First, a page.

By Nancy Mattia, CTW Features
What’s for dinner? Eggplant, squash, green beans and everything else you planted in the spring. Stepping into your backyard to pick out ripe vegetables for a meal is one of the greatest joys of summer. Your favorite veggies don’t come any fresher. If you’ve never had a vegetable garden, now’s the time to do it. Start out with a small plot; as your confidence grows, you can plant more and more every year. There are certain tricks—well not tricks, exactly, but smart ideas—that farmers big and small use to have a healthy and productive garden. Check out a few top tips below:
Don’t overwater plants
Watering too much is the number one reason plants die. You’ll know when enough is enough when you stick your finger in the soil about two inches deep. If you finger comes out moist, don’t water plants; if it comes out dry, it’s time to do some watering.
Let them spend the day in the sun
Be strategic where you plant your garden. Ideally, you’d find a spot in your yard that gets six to 12 hours of full sun every day. Plants will soak up the rays and produce a bountiful harvest.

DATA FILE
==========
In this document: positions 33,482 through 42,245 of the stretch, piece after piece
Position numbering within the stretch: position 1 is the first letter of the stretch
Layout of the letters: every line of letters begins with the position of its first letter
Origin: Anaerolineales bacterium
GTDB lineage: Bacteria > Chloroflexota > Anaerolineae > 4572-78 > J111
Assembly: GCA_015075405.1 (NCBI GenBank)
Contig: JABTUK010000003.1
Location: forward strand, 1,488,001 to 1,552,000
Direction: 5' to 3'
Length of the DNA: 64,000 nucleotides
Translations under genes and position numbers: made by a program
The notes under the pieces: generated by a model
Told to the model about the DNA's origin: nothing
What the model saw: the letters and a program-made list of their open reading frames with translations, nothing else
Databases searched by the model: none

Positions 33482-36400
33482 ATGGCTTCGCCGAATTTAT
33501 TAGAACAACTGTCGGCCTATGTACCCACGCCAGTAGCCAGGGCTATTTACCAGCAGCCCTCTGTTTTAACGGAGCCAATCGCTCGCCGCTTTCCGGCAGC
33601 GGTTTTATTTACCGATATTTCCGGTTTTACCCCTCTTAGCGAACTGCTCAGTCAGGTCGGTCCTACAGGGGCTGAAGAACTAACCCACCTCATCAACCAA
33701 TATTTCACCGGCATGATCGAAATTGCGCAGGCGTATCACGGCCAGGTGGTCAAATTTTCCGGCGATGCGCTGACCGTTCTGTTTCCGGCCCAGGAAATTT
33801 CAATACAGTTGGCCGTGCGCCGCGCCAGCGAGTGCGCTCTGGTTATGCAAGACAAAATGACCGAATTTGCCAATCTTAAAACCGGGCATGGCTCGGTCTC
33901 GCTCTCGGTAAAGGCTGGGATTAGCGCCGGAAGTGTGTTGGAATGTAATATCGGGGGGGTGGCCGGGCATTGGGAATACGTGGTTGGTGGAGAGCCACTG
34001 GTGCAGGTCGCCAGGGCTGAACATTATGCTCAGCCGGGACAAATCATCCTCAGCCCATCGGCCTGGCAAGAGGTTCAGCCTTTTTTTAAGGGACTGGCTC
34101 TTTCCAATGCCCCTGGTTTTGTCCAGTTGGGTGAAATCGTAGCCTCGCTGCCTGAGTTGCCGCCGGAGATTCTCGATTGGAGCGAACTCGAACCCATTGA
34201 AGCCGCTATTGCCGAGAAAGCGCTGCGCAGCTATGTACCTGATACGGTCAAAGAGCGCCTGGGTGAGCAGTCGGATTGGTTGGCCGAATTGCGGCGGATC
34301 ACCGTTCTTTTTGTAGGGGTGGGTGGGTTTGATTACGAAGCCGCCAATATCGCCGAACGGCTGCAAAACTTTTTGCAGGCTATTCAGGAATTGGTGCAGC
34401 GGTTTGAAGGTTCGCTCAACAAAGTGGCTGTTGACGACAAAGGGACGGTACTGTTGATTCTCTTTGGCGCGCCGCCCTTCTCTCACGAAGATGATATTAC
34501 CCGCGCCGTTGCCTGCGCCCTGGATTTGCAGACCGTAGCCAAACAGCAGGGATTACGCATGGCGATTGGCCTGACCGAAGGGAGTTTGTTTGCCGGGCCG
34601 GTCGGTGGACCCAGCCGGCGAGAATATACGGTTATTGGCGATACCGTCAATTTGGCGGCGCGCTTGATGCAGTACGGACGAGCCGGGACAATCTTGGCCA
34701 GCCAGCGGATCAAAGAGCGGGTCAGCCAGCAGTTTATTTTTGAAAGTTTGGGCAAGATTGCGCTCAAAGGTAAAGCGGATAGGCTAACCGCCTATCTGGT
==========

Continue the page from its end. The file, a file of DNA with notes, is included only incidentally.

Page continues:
Treat plants to great soil
Healthy plants get their start with healthy soil. According to the Farmer’s Almanac, maintaining a pest-free garden will help the soil stay rich in nutrients. Feeding it compost or another organic matter just a quarter inch over the course of a season will enrich the soil’s water retention.
Do your watering when temperatures are lowest
Another hydration tip: Water plants in the morning, not midday when the sun is at its harshest, which could causes water to evaporate quickly. Mornings are best because the temperatures are their lowest. Watering in the late evening when the sun isn’t shining brightly is okay too.
Avoid putting plants too close together
People don’t like to live in a crowded space and neither do vegetable plants. Seeds and seedlings (young plants) require enough space to grow without feeling confined. Overcrowding also attracts pests and can be harmful to a plant and stunt its growth.
Pay attention to changes in appearance
If your zucchini plants suddenly look like they were sprinkled with talcum powder, they might have a diseased called powdery mildew. It happens when plants don’t have enough air circulation; pruning leaves will help prevent the problem, so be sure to chop off leaves as the plants grow bigger. Vegetable plants’ maladies are often visible: Look for growth slowdowns, yellow leaves, or mushy stems.